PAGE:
Google, in a new bid to diversify its way out of an overwhelming dependence on search ad revenue, has once again taken aim at a giant in another industry. Having disrupted the disruptor that is Apple in the smartphone arena, Google is now challenging Microsoft’s 800-pound-gorilla status in the enterprise market.
Chromebooks for Business, unveiled at the Google I/O developer’s conference in San Francisco, ties together a number of threads the company has been dangling — not the least of which its seemingly Quixotic venture into the computer hardware game. But with hardware partners Samsung and Acer, Google is doing what Google does best: create a mechanism (inexpensive netbooks) that increases dependency on its cloud ecosystem — just like its advocacy of high-speed Internet connections that support its core business.
But this time there is potential revenue attached to that other agenda, and a genuinely viable business model. For $28 a month (less for schools) you get everything you need in hardware, software and service — including machine upgrades. Those machines boot up in seconds, connect to WiFi hotspots effortlessly, can tap into Verizon’s 3G data network if necessary (at an extra cost) and are elegantly tied in with (what else?) Gmail, Google Voice, Google Docs.
Prototypes of the Chromebooks didn’t get a high-five from the tech press when they were first were doled out to a select few, and there were big questions then about why Google would want to be in a) a commodity business and b) in the segment seemingly threatened most by tablets. It just didn’t seem to make sense in the way Google’s run at Apple with Android did. Sure, cloud computing seems like the future, but maybe this is an idea whose time has not yet come.
Now that the final piece has fallen into place it seems like Google might be on to something. Part of the reason Chromebooks may work is the power of Pay One Price. With no hidden fees and sufficient customer support (more on that later) this is a real peace-of-mind play at a fraction of the cost of orbiting in the Microsoft universe.
There are lingering questions, though:
Why netbooks? Even though there is some conventional wisdom that this relatively new portable class is already being killed off by tablets, the data is unclear. It’s quite likely that the full effect of disruptive introduction of the iPad won’t play out for years, and that tablets and bare-bones netbooks will be road warrior’s dynamic duo at the expense of traditional laptops.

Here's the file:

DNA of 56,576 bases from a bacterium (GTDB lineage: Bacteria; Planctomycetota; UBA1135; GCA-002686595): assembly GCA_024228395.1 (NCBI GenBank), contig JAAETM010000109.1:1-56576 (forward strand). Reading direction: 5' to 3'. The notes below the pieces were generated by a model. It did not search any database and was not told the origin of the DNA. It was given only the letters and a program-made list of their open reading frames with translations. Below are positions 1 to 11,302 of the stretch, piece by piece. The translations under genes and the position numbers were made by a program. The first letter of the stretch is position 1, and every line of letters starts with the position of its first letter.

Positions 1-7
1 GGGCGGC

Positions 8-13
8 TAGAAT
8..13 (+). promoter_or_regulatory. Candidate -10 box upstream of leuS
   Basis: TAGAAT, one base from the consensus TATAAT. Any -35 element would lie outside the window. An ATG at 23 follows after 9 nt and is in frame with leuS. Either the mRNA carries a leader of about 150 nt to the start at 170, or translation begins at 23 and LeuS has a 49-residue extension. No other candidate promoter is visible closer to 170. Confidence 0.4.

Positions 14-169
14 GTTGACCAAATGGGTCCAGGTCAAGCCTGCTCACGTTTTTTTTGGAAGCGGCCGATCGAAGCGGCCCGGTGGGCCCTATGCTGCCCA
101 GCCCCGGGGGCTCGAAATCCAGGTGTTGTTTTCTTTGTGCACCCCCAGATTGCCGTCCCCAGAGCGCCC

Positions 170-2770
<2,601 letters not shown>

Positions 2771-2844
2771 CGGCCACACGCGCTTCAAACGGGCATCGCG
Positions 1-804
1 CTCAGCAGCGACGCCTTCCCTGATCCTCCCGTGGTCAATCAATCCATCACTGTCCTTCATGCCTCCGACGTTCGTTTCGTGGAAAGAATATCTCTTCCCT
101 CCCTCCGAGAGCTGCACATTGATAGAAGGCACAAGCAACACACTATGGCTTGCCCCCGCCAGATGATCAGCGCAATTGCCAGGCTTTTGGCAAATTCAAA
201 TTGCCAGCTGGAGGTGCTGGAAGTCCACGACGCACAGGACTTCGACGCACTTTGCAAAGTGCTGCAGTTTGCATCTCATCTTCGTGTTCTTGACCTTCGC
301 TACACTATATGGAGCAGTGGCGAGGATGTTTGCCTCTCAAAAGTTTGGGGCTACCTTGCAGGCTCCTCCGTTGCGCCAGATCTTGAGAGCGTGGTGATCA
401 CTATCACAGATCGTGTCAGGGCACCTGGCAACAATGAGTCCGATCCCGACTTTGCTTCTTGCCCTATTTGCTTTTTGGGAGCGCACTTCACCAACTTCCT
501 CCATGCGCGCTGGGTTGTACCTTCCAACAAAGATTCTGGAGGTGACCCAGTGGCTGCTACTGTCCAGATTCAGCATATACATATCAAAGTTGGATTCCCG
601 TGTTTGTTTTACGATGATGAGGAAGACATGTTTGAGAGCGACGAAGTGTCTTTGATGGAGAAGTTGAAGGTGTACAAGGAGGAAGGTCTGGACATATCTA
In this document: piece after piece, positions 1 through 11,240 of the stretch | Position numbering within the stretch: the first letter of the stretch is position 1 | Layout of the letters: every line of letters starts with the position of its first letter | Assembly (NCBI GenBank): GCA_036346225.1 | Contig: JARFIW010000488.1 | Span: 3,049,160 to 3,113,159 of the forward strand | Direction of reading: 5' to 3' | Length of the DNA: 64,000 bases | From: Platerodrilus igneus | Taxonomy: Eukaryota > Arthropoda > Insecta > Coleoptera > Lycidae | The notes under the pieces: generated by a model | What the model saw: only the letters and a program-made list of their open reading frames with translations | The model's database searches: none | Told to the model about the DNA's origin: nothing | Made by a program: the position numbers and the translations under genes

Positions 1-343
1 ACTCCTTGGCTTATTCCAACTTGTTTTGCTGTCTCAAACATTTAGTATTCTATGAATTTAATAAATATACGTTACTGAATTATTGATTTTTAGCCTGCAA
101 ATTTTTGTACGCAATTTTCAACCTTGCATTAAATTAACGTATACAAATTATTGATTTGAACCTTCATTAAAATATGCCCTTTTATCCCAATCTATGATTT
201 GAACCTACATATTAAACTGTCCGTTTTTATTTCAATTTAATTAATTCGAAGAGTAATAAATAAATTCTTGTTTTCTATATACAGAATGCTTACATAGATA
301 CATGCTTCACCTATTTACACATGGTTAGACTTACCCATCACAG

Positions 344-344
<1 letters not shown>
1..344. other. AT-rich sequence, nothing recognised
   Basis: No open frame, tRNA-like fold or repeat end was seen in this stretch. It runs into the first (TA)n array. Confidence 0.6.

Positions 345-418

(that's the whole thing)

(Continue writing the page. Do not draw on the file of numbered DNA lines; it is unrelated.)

Why not tablets? Because they aren’t proven business tools yet — even Rim markets its Blackberry companion Playbook as a plaything. Even though every person in business seems to have a tablet, full-sized hardware keyboards remain the single most important business tool.
Why rent when you can buy, cheaply? Indeed, this program isn’t even available to consumers (yet), who need to shell out $350 and do not get support. But this is what makes it a clever enterprise play: you eliminate the original and upgrade cycle capital expenditures — and your IT department. Toss in not having to buy Microsoft Office licenses and the sort of small operations which already use Gmail and Skype will be thinking twice about buying Macs or Linux boxes. When it comes to larger companies, there are CIOs who are already talking up the cloud and who are at least willing to listen.
Google’s prospects are hard to gauge, and the big enterprise equipment and support players — Microsoft and Fujitsu — are probably not quaking in their boots just yet. Enterprise IT is a conservative, slow-moving beast which emphasizes stability over innovation.
The x-factor may be Google’s ability to provide a high level of pacifying support.
Google’s only other foray into the hardware game was a bust: The Nexus One was supposed to upend the mobile phones business and shatter the dominance of wireless carriers, but Google abandoned the project fairly quickly.
The main culprit? Customer service.